Tensions arise as district declares impasse among other issues during the public session


The crowd holds up various protest signs during the Board of Trustee meeting on Tuesday, Nov. 12 in Camarillo, Calif. Most of the crowd consisted of VCCCD staff and faculty. Photo credit: Evan Reinhardt

By Ryan Bough

The Ventura County Community College District Board of Trustees met in a public session on Tuesday, Nov. 12, to discuss multiple agenda items. The reason behind the demonstrators appearance was to witness public comments regarding the current negotiations between the VCCCD and the teachers union, AFT Local 1828.

Over 200 protesters gathered inside the meeting and outside in the parking lot. The boardroom’s maximum capacity rule was strictly enforced by police, unlike in previous meetings.

During the public comments, a small group of Ventura College nursing students expressed their disappointment with the program. The students referenced the recent findings of the California Board of Registered Nursing, stating that the attrition rate from the program has gone from 10% in the 2016/2017 academic year to 26% in 2017/2018 and only 65% percent of students have had an on time completion rate. Students requested that the Board of Trustees perform an investigation and audit the nursing program.

As the nursing students began to leave, Trustee Dianne McKay told them “I think it’s safe to say that the board will be asking questions about your concerns,” in regards to the nursing program.

District Board Meeting_3.jpg
Trustee Bernardo Perez listens to public comments during the Board of Trustees meeting on Tuesday, Nov. 12 in Camarillo. Multiple speakers called out Perez specifically for his unfavored performance in the negotiations. Photo credit: Evan Reinhardt

Students from Oxnard College addressed the board regarding the ongoing DACA trials in the Supreme Court. Michaela Sigovia, a student representative for the associated student government of Oxnard College spoke during the public hearing and asked the board questions regarding their support for undocumented students.

“As a district are we prepared for the possible outcomes of these trials?” Sigovia questioned. “We, as well as everybody who has a yellow or blue sticker, support undocumented students. Do you?” Sigovia’s question remained unanswered.

The public comments were then shifted to the discussion of the current contract negotiations between the VCCCD and the faculty union, AFT 1828. Most of those who attended the meeting wanted to voice their frustration with the negotiations after the district declared an impasse.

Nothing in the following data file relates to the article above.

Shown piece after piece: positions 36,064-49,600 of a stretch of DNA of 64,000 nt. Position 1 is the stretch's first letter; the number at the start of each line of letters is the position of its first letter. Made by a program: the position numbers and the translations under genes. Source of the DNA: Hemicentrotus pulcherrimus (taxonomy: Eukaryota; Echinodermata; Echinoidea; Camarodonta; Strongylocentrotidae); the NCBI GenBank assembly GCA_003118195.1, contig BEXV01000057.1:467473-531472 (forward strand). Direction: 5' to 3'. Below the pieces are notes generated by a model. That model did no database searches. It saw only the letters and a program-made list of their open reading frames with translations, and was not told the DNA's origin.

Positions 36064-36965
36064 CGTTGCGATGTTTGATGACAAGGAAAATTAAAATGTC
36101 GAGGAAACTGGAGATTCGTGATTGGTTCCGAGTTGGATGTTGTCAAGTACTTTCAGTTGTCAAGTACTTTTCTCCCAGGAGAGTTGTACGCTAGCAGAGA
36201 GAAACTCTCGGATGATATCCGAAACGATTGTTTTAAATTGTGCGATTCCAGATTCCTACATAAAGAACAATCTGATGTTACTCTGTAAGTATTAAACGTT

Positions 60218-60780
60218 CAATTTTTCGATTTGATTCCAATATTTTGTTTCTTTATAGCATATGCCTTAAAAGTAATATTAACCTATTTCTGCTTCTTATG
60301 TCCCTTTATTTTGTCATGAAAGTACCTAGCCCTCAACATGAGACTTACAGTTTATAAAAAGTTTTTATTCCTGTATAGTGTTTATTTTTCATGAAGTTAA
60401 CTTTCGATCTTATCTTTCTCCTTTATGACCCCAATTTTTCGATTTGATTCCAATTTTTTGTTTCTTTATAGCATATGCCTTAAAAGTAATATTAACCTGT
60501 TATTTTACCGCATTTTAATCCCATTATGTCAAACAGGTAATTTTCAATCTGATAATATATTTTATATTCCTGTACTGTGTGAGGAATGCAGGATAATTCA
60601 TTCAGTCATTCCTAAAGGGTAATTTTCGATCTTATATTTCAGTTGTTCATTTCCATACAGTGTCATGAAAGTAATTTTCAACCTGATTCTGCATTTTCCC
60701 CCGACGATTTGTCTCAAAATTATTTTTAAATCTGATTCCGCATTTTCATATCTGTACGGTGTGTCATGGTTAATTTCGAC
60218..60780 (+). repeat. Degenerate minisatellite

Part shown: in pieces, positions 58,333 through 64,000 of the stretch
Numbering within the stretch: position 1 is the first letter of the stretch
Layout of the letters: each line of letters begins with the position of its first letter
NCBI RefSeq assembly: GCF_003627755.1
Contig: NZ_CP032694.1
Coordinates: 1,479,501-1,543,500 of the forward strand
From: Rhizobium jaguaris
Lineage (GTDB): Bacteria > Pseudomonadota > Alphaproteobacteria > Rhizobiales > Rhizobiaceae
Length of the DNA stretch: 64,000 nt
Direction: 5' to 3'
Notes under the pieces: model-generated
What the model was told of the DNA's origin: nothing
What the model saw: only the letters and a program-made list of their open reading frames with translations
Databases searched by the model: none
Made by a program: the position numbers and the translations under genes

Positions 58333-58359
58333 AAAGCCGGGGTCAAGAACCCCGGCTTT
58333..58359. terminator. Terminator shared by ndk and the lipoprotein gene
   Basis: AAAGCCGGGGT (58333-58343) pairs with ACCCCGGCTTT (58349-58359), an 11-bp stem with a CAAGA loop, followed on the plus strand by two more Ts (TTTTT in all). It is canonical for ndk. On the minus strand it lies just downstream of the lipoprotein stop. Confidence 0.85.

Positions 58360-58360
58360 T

Steve Hall, the chief negotiator for the teachers union, told the board that the union was prepared to give them a counter-proposal on salary but the district’s team was no longer interested in meeting with the union again, then declared an impasse.

” … Then the district issued a press release that is right out of the playbook for a district not negotiating in good faith and was trying to impose a contract against its own teachers and retirees,” stated Hall.

Math professor Tom Ogimachi, whom has taught at Moorpark College for nine years, voiced his frustrations.

“The proposed 10% pay increase is a slap in the face considering it takes us from 70 out of 72 to 64 out of 72 [ranking of community college districts in California] which is still deplorable for any new faculty member coming in,” said Ogimachi.

The Ventura County Community College District is currently ranked 70 out 72 for starting salaries within the California community college districts. A first year professor can expect to have a salary of around $48,751.

Jeanette Redding, an English professor at Oxnard college whom also serves on the Health Benefits Committee revels about their most recent findings.

“At our first meeting this year, we accidentally learned that the district had been taping us for the past year without our knowledge. This, as you know, is illegal in the state of California,” said Redding. “And it wasn’t just taking a recording for the record. It was taking a recording to be used against faculty.”

Redding also stated that when she asked for a copy of the tapes she was told that the tapes were no longer accessible because the software was out of date. Redding then asked the trustees a question directly.

“So my question is, did you know about this behavior? That we were being recorded?” asked Redding. During this time, members of the crowd discharged an audible gasp.

Under California Penal Code Section 632, it is illegal to record or monitor a conversation without all parties’ consent.

District Board Meeting_5.jpg
Michael Sheetz, executive director of the AFT, speaks directly to the board of trustees regarding their conduct during negotiations, on Tuesday, Nov. 12. Sheetz spoke during the board meeting's public comments. Photo credit: Evan Reinhardt

In a speech during the public comments, AFT executive director Michael Sheetz called out multiple trustees for not cooperating during negotiations.

“Trustee Perez, Trustee Kennedy, I suggest you make a note of today’s date because it marks the first day of the last hours of your political careers. Your collective actions have awakened a sleeping giant with a just cause,” said Sheetz who ended his public comment by stating, “We are coming, and hell’s coming with us.”

The next Board of Trustees meeting will be held on Dec. 17, at 6 p.m.